(1860) Formely located at the northeast corner of Bay and Sheaffe Streets
Machinists, engineers, telegraph operators, labourers, firemen, brakemen and other workers lived on this street. Most had a common employer — the Great Western Railway (GWR). GWR employees had felt a housing pinch since the 1850s. Many built shanties on GWR property. A lucky few owned simple frame houses. Only the engineers, conductors and highly skilled shop workers could afford a brick home; the rest rented or boarded.
Mrs. Wheeler ran a boardinghouse here that was home to 19 men, many of them GWR employees. At least three key members of the Nine-Hour League lived here. Much organizing must have taken place inside these walls.
One of Mrs. Wheeler’s boarders was James Ryan, a GWR machinist and a leader of Hamilton’s Nine-Hour League. Another was GWR worker James Ballantyne, president of the Dundas Nine-Hour League. Silas Wheeler, a GWR machinist, also lived here. For the Nine-Hour parade on May 15, 1872, he proudly paraded examples of his handiwork — two horizontal engines.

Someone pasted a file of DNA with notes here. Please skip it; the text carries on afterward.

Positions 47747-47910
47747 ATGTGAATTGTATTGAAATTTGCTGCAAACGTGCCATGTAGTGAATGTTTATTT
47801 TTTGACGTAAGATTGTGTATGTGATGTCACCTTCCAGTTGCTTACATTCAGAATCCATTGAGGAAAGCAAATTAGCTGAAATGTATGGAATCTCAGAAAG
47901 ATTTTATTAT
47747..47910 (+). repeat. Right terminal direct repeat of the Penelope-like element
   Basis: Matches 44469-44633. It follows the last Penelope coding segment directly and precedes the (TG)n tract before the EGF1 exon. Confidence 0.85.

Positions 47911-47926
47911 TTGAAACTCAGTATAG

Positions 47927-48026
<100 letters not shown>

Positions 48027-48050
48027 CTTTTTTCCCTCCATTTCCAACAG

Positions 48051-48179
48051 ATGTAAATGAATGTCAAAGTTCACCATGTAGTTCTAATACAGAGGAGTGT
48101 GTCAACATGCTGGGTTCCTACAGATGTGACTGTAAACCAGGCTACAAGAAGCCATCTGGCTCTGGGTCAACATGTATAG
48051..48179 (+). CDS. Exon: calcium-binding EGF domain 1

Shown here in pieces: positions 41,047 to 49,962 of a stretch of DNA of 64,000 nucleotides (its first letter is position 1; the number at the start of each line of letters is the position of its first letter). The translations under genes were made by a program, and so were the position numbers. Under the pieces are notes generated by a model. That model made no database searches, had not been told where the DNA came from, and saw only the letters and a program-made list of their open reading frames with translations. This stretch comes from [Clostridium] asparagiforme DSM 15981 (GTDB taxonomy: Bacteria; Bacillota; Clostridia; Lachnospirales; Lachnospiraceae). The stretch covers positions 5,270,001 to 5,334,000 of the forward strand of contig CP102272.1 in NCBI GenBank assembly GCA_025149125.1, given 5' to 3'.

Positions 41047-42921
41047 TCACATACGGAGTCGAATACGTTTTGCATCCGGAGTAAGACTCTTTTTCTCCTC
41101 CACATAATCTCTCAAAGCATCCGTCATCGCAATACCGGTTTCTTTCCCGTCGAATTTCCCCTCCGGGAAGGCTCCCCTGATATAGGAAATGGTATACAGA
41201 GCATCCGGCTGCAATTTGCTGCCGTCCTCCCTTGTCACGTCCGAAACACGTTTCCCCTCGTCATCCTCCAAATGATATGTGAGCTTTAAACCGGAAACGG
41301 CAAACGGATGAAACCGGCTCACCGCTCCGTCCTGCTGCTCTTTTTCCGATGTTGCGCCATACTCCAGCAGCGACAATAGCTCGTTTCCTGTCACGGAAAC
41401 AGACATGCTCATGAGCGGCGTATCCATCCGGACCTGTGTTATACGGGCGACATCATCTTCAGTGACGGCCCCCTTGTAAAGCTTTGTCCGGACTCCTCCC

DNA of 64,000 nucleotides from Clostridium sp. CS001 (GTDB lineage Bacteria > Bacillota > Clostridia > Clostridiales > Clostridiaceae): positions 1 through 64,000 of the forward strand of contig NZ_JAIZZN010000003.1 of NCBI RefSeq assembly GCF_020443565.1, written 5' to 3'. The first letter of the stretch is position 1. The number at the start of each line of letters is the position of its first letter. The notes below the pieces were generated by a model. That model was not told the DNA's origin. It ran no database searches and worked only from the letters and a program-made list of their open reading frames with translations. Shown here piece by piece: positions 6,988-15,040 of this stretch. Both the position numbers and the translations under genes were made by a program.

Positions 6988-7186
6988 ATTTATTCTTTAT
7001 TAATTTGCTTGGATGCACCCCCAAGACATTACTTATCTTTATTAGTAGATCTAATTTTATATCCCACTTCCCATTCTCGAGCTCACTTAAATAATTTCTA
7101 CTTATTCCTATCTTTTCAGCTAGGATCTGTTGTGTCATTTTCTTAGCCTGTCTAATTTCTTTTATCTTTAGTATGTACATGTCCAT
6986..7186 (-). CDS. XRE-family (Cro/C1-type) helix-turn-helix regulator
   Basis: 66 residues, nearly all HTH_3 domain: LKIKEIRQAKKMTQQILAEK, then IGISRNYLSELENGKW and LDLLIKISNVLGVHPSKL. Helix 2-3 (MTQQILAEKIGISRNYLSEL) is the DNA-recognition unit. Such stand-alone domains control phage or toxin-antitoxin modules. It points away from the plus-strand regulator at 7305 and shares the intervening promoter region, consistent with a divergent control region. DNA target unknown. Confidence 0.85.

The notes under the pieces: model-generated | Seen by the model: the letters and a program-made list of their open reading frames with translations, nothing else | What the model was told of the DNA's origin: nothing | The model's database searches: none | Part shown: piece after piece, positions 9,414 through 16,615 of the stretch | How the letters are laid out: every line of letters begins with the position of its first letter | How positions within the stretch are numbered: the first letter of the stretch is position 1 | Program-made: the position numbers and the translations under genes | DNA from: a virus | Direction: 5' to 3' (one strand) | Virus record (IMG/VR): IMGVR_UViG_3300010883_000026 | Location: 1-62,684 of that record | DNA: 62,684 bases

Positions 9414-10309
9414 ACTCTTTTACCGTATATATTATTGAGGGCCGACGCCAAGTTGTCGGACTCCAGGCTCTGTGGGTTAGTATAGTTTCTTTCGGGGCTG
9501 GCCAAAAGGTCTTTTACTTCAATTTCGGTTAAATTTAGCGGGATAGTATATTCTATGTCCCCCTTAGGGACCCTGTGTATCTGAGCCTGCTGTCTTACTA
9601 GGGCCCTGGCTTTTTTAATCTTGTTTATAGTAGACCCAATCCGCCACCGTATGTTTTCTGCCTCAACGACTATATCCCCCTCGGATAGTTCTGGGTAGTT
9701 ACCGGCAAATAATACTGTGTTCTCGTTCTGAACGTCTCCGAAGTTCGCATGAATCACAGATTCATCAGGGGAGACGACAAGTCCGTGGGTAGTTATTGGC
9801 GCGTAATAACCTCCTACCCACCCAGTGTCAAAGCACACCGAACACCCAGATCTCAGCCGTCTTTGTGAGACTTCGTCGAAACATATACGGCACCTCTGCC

This boardinghouse also reveals a lot about the unstable position of women in the new industrial economy. Mrs. Wheeler was a widow. The Nine-Hour marchers passed the homes of 61 widows. Working-class wives often lost their husbands as a result of unsafe working conditions. Losing the male breadwinner spelled disaster, because there was no social welfare. Taking in boarders was one financial solution.
Widows were not the only women to take in boarders. A husband’s income was usually not enough to feed a family. Sons were often sent to work at a young age as apprentices, newspaper sellers, shoeshine boys or messengers. Sometimes, teenage daughters worked in textile mills or boot factories. Most often, they worked at home alongside their mothers. Many women were unwaged workers who gardened and preserved vegetables or raised pigs and chickens to help make ends meet. In fact, there were twice as many chickens as people in this working-class ward of the city in 1891.